Confluence encrypted password leaked on Twitter

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What’s worse than a widely used Internet-connected enterprise app with an encrypted password? Try the said enterprise app after leaking your encrypted password to the world.

Atlassian on Wednesday disclosed three critical product vulnerabilities, including CVE-2022-26138 stemming from a password encrypted in Questions for Confluence, an app that allows users to quickly receive support for frequently asked questions related to Atlassian products. The company warned that the passcode was “trivial to get”.

The company said Questions for Convergence had 8,055 installations at the time of publication. Upon installation, the app creates a Confluence user account called a disabled user, which is intended to help administrators move data between the app and the Confluence Cloud service. The encrypted password protecting this account allows viewing and editing of all unrestricted pages within Confluence.

“An unauthenticated remote attacker with knowledge of the encrypted password could exploit this to log into Confluence and access any pages that a group of confluence users can access,” the company said. “It is important to immediately address this vulnerability on affected systems.”

A day later, Atlassian returned to report that “a third party had discovered and publicly disclosed the configured password on Twitter,” prompting the company to escalate its warnings.

“This issue is likely to be exploited in the wild now that the encrypted password is known to the public,” states the updated how-to text. “This vulnerability on affected systems must be addressed immediately.”

The company warned that even if the app is not actively installed in Confluence installs, it could still be vulnerable. Uninstalling the application does not automatically cure the vulnerability because the disabled system user account still exists on the system.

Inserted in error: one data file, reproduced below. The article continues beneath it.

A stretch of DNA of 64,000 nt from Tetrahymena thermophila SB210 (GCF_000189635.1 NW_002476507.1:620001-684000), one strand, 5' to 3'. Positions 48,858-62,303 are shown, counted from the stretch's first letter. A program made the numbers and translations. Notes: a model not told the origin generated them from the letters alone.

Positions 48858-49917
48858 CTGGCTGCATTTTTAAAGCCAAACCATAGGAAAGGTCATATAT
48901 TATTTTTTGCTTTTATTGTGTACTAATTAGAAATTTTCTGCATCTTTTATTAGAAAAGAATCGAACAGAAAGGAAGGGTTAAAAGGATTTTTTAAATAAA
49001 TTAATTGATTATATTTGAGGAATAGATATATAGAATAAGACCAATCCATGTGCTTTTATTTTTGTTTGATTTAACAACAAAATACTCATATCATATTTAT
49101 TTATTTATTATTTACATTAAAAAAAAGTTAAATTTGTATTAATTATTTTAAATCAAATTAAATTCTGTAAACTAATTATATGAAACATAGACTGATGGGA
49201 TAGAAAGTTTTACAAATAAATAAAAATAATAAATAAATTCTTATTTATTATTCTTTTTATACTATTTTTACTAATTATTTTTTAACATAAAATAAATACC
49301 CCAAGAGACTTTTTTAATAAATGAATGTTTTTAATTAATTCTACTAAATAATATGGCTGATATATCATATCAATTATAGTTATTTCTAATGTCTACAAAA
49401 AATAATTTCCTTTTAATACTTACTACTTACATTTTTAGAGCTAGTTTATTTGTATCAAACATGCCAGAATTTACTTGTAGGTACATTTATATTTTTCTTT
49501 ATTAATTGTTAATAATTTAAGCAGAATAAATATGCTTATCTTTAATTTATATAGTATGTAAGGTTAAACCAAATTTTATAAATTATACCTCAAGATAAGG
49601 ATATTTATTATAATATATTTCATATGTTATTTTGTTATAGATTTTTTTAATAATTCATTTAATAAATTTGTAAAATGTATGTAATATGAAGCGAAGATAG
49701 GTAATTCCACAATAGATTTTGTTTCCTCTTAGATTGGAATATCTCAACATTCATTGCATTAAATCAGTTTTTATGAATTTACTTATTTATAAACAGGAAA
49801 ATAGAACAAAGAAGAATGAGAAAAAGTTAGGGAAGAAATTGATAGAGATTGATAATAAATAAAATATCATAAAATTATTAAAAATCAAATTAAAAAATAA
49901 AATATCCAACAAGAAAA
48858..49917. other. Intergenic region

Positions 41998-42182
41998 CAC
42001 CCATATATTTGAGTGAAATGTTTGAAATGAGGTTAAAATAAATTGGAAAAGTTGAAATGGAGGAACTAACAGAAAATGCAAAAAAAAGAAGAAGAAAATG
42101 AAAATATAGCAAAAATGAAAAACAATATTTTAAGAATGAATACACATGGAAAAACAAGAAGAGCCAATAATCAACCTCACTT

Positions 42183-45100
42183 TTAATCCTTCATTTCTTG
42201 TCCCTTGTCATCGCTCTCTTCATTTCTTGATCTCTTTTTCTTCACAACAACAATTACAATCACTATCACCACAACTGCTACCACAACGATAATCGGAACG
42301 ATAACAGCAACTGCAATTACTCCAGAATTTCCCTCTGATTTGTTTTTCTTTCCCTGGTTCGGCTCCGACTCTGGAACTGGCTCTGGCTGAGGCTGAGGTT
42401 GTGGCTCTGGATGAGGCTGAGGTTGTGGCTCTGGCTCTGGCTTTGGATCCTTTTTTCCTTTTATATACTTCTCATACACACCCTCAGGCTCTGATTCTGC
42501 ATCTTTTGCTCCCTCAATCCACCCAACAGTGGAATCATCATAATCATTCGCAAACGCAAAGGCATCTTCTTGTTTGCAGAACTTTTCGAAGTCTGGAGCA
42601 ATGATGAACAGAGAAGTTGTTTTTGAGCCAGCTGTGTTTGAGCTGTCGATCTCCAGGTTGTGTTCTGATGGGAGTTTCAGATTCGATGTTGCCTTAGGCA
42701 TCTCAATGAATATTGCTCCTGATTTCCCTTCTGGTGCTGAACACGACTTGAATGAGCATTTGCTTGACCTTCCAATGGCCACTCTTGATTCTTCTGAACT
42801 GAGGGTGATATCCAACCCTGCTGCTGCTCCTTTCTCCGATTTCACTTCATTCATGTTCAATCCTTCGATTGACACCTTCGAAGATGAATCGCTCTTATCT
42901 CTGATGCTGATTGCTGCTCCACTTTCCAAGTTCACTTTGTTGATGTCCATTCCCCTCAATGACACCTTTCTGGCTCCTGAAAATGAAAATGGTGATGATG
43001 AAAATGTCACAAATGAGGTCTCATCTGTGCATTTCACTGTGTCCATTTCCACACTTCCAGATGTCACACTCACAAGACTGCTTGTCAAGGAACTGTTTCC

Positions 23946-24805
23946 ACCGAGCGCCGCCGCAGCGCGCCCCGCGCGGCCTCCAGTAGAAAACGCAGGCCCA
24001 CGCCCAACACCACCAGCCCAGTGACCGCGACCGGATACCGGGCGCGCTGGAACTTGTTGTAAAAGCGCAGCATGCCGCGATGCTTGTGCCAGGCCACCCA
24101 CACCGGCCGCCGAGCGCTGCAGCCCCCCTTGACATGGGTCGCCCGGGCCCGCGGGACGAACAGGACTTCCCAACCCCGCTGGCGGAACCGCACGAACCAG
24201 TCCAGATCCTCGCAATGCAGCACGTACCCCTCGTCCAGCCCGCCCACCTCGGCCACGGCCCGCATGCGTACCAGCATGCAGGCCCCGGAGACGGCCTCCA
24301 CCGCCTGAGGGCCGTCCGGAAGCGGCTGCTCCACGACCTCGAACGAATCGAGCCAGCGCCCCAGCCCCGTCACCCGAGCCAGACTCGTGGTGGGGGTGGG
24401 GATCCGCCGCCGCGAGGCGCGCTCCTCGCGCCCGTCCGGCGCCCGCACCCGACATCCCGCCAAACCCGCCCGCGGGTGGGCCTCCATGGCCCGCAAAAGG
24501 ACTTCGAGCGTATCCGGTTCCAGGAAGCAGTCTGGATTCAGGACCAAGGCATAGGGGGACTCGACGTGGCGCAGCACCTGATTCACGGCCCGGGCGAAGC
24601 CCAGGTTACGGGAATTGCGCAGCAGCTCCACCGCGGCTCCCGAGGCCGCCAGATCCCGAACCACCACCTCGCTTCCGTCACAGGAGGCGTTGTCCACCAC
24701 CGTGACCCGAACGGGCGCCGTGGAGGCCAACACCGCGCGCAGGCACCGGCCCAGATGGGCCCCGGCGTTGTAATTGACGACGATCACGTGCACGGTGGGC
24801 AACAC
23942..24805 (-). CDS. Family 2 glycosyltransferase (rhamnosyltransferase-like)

To find out if the system is vulnerable, Atlassian advised Confluence users to look for accounts with the following information:

Atlassian provided further instructions for locating these accounts here. The vulnerability affects the release of Confluence Questions 2.7.x and 3.0.x. Atlassian offered two ways for customers to fix the problem: disabling or removing the “Disabled User” account. The company also posted this list of answers to frequently asked questions.

Users who are looking for evidence of the exploit can check the last authentication time of the disabled system user using the instructions here. If the result is empty, it means that the account is on the system, but no one has logged in with it. The commands also display any recent login attempts that were successful or unsuccessful.

“Now that the patches are out, one can expect patch teams and reverse engineering efforts to produce a public POC in a fairly short time,” Casey Ellis, founder of vulnerability reporting service Bugcrowd, wrote in a direct message. “Atlassian stores should start debugging audience-facing products immediately, and those behind the firewall as quickly as possible. Comments in the advisory text recommending no proxy filtering as a mitigation suggest that there are multiple operating paths.”

The other two vulnerabilities disclosed by Atlassian on Wednesday are also serious, affecting the following products:

  • Bamboo server and data center
  • Bitbucket server and data center
  • Confluence server and data center
  • Crowd server and data center
  • crucible
  • The fish’s eye
  • Jira server and data center
  • Jira Service Management Server and Data Center

These vulnerabilities are tracked as CVE-2022-26136 and CVE-2022-26137, making it possible for remote and unauthenticated hackers to bypass Servlet filters used by first and third party applications.

“The effect depends on which filters each app uses, and how the filters are used,” the company said. “Atlassian has released updates that fix the root cause of this vulnerability but have not comprehensively listed all of the potential consequences of this vulnerability.”

Vulnerable confluence servers have long been the preferred opening for hackers looking to install ransomware, cryptoware, and other forms of malware. The vulnerabilities revealed by Atlassian this week are serious enough that administrators should prioritize a thorough review of their systems, ideally before the start of the weekend.

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